|Jun27-11, 10:29 AM||#1|
Declared Net Capacity in Mega Watts Electrical
If a nuke units has a DNC of 1000 MWe, is this capacity per sec, hour, day, or year???
I'm "assuming" this capacity is per hour but then again a Watt is a unit of seconds.
In other words, If a nuke unit has declared net capacity (DNC) of 1000 MWe, how long would the unit have to run at 100% capacity before it actually supplied a 1000 MWe to the switchyard?
Any reference material that answers this question is greatly appreciated - NRC/ IAEA or the likes.
|Jun27-11, 11:11 AM||#2|
With a DNC 1000 MWe (or 1 GWe) unit is expected to produce 1 GWe of electrical energy (net) with the unit at full rated (thermal) end and all equipment running. A 1 GWe unit will use about 50 MWe for pumps and various electrical systems on site, so there is also gross capacity. The net electrical generation is what can be sold on the grid to generate revenue.
The supply from generator to switchyard is more or less instantaneous.
The NRC website refers to Net Electric (Energy) Generation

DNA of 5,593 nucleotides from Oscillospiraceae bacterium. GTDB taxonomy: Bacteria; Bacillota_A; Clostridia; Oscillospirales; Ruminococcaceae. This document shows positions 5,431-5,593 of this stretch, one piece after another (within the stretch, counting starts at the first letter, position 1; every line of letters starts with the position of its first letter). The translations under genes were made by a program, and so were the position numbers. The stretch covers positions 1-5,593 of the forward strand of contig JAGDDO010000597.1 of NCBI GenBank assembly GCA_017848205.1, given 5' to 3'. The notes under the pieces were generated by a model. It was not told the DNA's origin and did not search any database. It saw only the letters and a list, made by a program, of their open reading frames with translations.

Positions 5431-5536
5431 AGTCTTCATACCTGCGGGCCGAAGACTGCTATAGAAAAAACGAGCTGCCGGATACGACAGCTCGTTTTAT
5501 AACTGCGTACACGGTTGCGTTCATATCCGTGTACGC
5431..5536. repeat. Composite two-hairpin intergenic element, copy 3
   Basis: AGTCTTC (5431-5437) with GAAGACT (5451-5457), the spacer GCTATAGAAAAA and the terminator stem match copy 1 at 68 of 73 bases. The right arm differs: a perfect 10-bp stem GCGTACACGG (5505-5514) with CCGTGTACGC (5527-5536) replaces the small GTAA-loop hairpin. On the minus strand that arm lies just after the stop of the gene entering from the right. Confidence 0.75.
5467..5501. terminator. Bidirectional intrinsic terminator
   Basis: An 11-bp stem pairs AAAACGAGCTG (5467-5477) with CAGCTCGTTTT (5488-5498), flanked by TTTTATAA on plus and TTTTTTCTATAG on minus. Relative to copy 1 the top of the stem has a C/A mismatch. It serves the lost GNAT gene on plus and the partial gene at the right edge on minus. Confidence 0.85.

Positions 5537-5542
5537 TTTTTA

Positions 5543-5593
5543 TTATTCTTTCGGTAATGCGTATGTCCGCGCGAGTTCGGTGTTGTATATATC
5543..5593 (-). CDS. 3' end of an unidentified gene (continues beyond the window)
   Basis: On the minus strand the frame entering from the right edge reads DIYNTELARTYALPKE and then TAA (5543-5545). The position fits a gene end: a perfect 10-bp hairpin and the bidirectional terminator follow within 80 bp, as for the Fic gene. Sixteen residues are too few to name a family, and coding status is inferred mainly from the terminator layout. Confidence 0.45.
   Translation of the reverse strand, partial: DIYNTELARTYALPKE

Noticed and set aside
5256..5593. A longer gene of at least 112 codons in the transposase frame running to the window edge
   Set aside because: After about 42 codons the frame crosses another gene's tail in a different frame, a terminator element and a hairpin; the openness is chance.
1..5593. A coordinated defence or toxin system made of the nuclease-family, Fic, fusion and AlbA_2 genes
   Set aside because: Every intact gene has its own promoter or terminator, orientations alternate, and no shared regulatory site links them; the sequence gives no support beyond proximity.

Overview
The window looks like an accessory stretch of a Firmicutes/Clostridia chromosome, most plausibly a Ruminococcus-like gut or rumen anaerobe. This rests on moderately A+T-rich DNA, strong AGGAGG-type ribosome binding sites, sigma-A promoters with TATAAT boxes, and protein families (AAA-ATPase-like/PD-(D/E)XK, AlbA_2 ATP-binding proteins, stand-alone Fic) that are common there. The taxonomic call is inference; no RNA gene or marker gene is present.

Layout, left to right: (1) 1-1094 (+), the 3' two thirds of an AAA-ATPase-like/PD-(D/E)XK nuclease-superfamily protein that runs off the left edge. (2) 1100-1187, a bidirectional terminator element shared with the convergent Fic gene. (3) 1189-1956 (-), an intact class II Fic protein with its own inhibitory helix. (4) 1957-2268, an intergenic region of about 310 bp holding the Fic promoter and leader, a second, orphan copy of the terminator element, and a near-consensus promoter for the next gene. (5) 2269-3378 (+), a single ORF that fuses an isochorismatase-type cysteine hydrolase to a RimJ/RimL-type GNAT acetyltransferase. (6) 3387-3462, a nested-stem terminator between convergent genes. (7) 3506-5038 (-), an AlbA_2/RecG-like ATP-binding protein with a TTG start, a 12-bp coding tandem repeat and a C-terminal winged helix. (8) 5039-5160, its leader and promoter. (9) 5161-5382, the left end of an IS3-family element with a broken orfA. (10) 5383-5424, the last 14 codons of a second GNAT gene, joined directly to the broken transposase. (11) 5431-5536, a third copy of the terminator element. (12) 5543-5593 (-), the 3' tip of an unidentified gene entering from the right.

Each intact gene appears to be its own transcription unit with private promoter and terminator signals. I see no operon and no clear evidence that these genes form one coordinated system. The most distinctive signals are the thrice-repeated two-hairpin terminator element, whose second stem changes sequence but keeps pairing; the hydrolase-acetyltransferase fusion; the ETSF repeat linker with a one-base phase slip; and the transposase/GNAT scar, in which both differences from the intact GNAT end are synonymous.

Net Electric Generation would be based on integrating the Net Power over time (usually on a monthly or annual basis),
|Jun28-11, 03:21 PM||#3|
1 W = 1 J/s. Watt is a unit of power; Joule is a unit of energy. Power is just the rate of energy per unit time. Thanks Astronuc
So basically my previous question was erroneously worded due to your above explanation.
Let me try a different question to see if I’m getting the hang of this. Anybody feel free to comment.
Palo Verde Nuclear Generating Station is the largest nuclear plant in the United States averaging over 3.3 gigawatts (GW) of electrical power production and is located in Wintersburg, Arizona. The facility consists of three pressurized water reactors each with a max electrical generating capacity of 1.2 gigawatts. Assuming the plant is on a two year refueling cycle, how much electrical energy will Palo Verde Nuclear Generating Station produce between refueling cycles? Note: All three units refuel at the same time.
24 hours/day x 365 days/year x 2 years = 17,520 hours, and 17,520 hours x 3.3 gigawatts (GWe) = 57.8 terawatt hours (TWh) of energy. Now, 1 Watt = 1 Joule/second, so, 57.8 TJh/s x 3600 sec/hour = approx 0.2 exajoule (EJ).
So, in a given two year refueling period Palo Verde Nuclear Generating Station produces approximately 57.8 terawatt hours (TWh) or 0.2 exajoule (EJ) of energy.
To put this into perspective, Wikipedia stats “the 2011 earthquake and tsunami in Japan had 1.41 EJ of energy according to its 9.0 on the Richter magnitude scale. Energy in the United States used per year is roughly 94 EJ.”
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